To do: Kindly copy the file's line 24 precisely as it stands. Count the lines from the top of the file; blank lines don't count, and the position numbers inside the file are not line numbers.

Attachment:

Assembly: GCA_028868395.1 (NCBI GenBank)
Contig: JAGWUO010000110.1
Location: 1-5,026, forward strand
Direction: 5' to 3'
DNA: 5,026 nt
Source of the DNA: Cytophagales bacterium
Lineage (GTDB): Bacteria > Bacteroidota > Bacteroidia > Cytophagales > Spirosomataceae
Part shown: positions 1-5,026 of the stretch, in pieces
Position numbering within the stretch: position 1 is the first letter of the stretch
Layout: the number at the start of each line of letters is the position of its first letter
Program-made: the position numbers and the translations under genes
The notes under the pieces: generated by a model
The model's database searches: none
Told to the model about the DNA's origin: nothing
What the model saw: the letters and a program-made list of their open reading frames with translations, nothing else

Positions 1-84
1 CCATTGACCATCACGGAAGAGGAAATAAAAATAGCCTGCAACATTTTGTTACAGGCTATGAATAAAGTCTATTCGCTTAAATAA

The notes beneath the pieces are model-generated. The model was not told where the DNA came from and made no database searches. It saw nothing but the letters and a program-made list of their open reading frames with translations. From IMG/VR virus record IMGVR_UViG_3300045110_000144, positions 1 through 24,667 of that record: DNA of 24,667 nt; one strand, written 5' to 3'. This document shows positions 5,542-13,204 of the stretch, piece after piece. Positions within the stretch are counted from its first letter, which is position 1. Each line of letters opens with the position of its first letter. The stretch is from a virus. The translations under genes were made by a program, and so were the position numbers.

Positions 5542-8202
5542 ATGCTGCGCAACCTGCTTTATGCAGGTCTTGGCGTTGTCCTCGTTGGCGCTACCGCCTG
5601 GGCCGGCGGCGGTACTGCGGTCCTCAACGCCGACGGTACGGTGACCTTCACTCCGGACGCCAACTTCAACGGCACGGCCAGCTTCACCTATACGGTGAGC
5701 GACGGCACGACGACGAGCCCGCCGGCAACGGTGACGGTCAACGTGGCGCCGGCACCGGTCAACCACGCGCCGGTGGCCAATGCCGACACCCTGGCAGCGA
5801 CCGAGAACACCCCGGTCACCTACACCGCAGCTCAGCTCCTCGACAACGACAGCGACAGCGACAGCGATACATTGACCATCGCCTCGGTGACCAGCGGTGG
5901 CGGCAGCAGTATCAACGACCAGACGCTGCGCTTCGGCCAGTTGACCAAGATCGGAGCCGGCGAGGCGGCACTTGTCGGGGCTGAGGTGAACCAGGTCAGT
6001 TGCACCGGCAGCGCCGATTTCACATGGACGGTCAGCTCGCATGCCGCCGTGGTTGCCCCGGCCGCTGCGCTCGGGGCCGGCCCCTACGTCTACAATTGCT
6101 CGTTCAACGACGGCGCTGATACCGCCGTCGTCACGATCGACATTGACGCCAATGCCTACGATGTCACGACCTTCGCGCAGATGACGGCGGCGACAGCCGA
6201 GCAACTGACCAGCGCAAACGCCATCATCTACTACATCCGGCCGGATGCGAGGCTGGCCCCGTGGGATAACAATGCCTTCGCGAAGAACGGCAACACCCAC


5901 CGGCAGCAGTATCAACGACCAGACGCTGCGCTTCGGCCAGTTGACCAAGATCGGAGCCGGCGAGGCGGCACTTGTCGGGGCTGAGGTGAACCAGGTCAGT